Lion’s Mane Mushrooms

Lion’s Mane is a beautiful, whitish, furry-looking mushroom found throughout the Northern Hemisphere. It is known by many names, such as pom pom mushroom, hedgehog mushroom, and bear’s head mushroom. It looks like it has teeth (some say they look like cascading icicles instead) that house the spores to help it reproduce.

Lion’s mane (Hericium erinaceus) is a type of medicinal mushroom that has been used in traditional Chinese medicine. It is now widely available in supplement form. Scientific research shows that lion’s mane contains a number of health-promoting substances, including antioxidants and beta-glucan.

Studies claim that lion’s mane can help with a variety of health problems, including:

  • Alzheimer’s disease
  • Anxiety
  • Depression
  • High cholesterol
  • Inflammation
  • Parkinson’s disease
  • Ulcers

In addition, lion’s mane is said to strengthen the immune system, stimulate digestion, and protect against cancer.

Lion’s mane mushrooms are nootropic, meaning that they can improve cognitive function, particularly executive functions, memory, creativity, or motivation, in healthy individuals.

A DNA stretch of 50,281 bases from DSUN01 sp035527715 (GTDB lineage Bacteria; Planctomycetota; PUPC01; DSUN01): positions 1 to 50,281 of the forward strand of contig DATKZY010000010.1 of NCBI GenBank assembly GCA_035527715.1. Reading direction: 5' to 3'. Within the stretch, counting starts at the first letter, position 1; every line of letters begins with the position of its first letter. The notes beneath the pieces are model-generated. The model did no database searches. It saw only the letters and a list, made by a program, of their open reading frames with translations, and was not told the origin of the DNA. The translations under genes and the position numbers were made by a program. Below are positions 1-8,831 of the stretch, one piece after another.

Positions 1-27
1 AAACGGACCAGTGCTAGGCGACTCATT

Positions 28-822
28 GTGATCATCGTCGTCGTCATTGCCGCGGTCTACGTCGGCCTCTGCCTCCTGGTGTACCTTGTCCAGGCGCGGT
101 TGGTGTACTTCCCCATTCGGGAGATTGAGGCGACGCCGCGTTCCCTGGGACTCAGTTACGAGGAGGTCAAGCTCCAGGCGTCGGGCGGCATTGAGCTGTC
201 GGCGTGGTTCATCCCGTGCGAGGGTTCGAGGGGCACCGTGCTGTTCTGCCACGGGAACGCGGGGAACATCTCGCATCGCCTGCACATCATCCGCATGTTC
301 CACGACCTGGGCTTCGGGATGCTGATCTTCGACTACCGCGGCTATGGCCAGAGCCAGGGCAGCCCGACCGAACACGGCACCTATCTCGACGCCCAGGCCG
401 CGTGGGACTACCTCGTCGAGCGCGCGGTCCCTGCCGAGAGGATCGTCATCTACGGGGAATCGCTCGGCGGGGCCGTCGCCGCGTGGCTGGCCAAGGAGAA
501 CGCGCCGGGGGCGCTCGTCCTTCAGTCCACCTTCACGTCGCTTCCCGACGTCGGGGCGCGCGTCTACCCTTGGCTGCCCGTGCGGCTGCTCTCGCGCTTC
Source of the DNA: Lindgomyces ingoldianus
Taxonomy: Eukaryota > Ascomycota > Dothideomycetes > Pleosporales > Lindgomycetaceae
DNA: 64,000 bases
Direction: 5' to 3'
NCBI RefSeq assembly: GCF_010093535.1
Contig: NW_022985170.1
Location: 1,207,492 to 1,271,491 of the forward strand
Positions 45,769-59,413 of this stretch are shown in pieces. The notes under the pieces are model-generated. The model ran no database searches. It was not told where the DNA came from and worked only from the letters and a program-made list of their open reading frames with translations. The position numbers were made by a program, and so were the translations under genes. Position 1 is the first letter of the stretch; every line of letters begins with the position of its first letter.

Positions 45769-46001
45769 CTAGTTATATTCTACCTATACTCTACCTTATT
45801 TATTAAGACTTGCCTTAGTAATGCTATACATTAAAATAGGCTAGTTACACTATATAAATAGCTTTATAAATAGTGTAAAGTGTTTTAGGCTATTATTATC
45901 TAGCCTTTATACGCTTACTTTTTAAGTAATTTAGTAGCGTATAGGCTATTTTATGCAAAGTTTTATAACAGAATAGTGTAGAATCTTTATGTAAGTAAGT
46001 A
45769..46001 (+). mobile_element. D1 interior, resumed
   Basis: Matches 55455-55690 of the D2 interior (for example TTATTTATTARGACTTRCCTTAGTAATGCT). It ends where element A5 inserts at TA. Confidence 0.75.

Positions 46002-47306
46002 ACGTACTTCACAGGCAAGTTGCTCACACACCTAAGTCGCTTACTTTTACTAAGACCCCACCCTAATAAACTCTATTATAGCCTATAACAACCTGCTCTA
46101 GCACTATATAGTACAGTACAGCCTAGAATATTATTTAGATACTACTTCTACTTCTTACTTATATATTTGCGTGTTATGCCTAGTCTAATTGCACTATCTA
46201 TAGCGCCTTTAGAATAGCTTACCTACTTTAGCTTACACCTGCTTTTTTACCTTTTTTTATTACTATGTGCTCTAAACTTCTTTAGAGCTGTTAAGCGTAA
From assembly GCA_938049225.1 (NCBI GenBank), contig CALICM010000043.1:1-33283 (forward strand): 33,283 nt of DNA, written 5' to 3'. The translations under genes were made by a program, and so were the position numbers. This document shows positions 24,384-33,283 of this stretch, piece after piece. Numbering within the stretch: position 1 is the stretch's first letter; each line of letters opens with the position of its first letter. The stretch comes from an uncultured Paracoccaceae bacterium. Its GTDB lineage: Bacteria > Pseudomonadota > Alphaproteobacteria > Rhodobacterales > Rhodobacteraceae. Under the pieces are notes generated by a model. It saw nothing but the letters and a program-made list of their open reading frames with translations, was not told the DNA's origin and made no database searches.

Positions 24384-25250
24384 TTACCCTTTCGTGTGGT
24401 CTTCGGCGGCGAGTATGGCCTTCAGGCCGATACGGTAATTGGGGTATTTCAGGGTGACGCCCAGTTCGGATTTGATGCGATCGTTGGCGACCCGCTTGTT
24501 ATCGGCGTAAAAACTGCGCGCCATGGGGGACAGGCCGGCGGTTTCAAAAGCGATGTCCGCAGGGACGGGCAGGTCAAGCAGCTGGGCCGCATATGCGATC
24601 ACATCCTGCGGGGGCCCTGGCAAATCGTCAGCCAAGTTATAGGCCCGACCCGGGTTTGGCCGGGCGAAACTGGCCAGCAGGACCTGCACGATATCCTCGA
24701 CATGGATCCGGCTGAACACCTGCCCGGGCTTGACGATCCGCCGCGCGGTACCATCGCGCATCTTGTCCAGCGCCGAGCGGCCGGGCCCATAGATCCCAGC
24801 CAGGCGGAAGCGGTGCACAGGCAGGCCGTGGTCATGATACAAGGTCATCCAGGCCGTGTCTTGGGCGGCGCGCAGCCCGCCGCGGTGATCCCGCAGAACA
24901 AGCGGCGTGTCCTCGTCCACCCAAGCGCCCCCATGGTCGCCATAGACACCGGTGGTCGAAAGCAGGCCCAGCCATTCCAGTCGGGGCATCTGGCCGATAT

Lion’s Mane mushroom contains several compounds, like hericenones and erinacines, that have been found to promote nerve growth factor (NGF) synthesis in nerve cells. NGF is responsible for the regulation of growth, maintenance, proliferation, and survival of neural cells and promotes long-term health in our body.

Extensive research on Lion’s Mane shows that the mushroom supports neurogenesis, which is the process by which neurons are produced by neural stem cells. In one study where adult mice were administered Lion’s Mane mushroom daily, researchers found it promoted neurogenesis in the hippocampus, the part of the brain that supports information synthesis, long-term memory, and spatial recognition.

Lion’s mane may benefit older adults with mild cognitive impairment, according to a small study published in Phytotherapy Research in 2009. For the study, researchers assigned 30 older adults with mild cognitive impairment to take either lion’s mane extract or a placebo every day for 16 weeks. In cognitive tests given at weeks eight, 12, and 16 of the study, members of the lion’s mane group showed significantly greater improvements compared to members of the placebo group.